Such disctinctions are missing from Polish.
I could go on and on about secondary partitive and locative cases...
...past active imperfective participles...
...but I think you get the point.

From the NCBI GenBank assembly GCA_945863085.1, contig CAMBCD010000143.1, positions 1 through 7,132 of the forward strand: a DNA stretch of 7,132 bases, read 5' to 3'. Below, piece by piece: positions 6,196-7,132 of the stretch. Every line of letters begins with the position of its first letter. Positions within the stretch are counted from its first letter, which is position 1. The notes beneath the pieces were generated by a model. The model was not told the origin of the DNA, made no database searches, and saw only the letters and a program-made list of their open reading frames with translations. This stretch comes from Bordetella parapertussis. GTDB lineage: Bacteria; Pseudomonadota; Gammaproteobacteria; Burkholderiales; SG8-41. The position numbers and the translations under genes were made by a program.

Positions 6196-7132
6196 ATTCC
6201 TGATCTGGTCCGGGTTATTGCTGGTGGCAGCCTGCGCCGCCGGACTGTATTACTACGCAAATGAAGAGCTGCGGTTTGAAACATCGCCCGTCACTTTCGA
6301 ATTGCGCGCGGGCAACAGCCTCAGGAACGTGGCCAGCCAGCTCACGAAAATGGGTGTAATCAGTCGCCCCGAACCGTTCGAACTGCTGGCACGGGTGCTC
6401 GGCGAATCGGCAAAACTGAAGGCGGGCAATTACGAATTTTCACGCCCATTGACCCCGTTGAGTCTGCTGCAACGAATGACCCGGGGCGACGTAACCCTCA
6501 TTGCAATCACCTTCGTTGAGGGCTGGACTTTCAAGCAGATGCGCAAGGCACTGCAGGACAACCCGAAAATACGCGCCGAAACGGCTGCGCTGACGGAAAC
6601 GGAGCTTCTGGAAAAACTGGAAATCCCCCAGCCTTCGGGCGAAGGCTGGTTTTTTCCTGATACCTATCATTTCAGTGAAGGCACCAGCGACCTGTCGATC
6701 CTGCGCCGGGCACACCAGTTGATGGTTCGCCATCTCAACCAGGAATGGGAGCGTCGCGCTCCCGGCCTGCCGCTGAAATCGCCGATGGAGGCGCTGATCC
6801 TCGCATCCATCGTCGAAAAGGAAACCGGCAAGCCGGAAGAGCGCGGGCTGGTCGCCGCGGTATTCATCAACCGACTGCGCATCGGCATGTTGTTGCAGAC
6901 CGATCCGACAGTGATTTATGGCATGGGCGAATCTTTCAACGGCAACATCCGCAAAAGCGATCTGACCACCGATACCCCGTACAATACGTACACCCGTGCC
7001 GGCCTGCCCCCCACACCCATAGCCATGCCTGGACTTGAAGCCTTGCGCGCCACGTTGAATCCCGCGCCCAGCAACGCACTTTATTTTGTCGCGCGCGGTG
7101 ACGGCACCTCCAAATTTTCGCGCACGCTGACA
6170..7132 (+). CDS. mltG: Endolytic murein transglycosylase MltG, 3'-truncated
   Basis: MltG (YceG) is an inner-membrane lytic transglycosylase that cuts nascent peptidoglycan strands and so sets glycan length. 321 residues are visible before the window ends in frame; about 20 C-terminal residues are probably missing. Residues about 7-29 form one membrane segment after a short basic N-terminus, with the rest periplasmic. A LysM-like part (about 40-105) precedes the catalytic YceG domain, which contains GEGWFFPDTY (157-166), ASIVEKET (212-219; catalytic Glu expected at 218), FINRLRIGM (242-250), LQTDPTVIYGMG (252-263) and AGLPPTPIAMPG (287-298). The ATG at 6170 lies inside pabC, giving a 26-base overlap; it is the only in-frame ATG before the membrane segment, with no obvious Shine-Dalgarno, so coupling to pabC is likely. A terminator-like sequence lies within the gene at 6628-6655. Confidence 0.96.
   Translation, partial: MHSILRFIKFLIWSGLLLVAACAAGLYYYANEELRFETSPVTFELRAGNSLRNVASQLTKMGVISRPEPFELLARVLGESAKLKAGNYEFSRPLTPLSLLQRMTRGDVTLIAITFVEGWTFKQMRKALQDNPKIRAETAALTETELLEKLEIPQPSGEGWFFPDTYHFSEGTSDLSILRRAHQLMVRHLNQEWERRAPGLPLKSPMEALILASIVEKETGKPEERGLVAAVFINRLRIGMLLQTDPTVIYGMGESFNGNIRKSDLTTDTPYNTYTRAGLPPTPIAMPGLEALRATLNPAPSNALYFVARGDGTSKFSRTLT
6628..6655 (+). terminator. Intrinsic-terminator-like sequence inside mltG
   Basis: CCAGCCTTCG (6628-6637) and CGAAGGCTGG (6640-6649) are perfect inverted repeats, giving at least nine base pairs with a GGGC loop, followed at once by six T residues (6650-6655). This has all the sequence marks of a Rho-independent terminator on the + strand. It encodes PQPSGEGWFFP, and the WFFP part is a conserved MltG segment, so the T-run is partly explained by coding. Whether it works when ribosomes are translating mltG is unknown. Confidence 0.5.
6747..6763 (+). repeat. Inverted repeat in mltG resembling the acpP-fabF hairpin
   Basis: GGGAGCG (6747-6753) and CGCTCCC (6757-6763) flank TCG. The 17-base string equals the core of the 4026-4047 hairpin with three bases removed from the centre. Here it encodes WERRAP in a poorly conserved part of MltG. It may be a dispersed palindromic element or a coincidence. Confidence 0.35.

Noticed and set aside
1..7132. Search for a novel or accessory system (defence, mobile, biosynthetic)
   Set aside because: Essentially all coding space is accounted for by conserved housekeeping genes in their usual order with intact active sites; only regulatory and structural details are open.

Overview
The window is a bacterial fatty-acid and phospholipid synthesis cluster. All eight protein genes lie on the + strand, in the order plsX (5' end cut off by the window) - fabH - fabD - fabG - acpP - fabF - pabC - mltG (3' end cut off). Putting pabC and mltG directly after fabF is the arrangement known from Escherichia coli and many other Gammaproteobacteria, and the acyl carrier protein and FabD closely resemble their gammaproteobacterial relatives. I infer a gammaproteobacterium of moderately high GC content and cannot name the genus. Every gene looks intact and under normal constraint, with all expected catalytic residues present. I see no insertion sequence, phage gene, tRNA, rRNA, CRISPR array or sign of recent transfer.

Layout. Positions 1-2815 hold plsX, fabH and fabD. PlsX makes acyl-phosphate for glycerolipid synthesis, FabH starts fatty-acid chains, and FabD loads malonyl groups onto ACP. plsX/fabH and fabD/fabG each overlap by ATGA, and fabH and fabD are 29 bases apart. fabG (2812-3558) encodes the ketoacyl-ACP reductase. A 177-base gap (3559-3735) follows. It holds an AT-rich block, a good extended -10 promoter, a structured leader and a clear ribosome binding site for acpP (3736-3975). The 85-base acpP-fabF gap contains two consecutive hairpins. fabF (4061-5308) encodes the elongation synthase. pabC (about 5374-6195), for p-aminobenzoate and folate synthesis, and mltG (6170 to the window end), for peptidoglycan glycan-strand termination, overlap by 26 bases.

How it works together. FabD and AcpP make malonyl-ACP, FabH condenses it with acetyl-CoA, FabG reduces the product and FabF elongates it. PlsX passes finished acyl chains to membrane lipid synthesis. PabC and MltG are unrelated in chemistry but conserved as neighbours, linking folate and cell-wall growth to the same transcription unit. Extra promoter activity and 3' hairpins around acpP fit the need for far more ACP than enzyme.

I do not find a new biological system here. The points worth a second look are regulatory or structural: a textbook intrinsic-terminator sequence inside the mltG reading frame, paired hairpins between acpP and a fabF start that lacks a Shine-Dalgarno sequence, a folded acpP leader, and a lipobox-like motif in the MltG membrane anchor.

My intention was not to make an oversimplistic remark, but to draw a parallel between two pairs of languages. My intention, as evidenced by my choice of words and presentation of ideas, was also clearly not to offend anyone. You are correct that, while I speak Russian well enough, it is not a language I have studied in depth, and I am mostly unaware of its subtleties as you point out. I did not mean to suggest Russian was boorish. I think my mention of the vast riches of Russian culture (my original motivation in learning the language) leaves no doubt as to my regard for the language and the people. However, I stand by my core idea - just as I have thought that Afrikaans was Dutch spoken by farmers, and French (my native tongue) is Italian as spoken by farmers, I think Russian is Polish as spoken by farmers. The statement does not attempt to be a statement of history or any kind of fact, but simply an expression of impression when hearing it or speaking it. Historically, Polish is more of a "melting pot" language than Russian, with diverse influences, leading to more of a general chaotic feel which I find is not without charm. Russian, like Italian and German, is solid in its complexity, homogenous, at least in the general direction the language takes us. Afrikaans, French and Polish are all over the lot. As a fluent or budding speaker of all 6, I observe this relationship between the language pairs, and it is no comment on the people or the culture or the inherent expressiveness of any of them. They are all fairly equal in vocabulary and power of expression.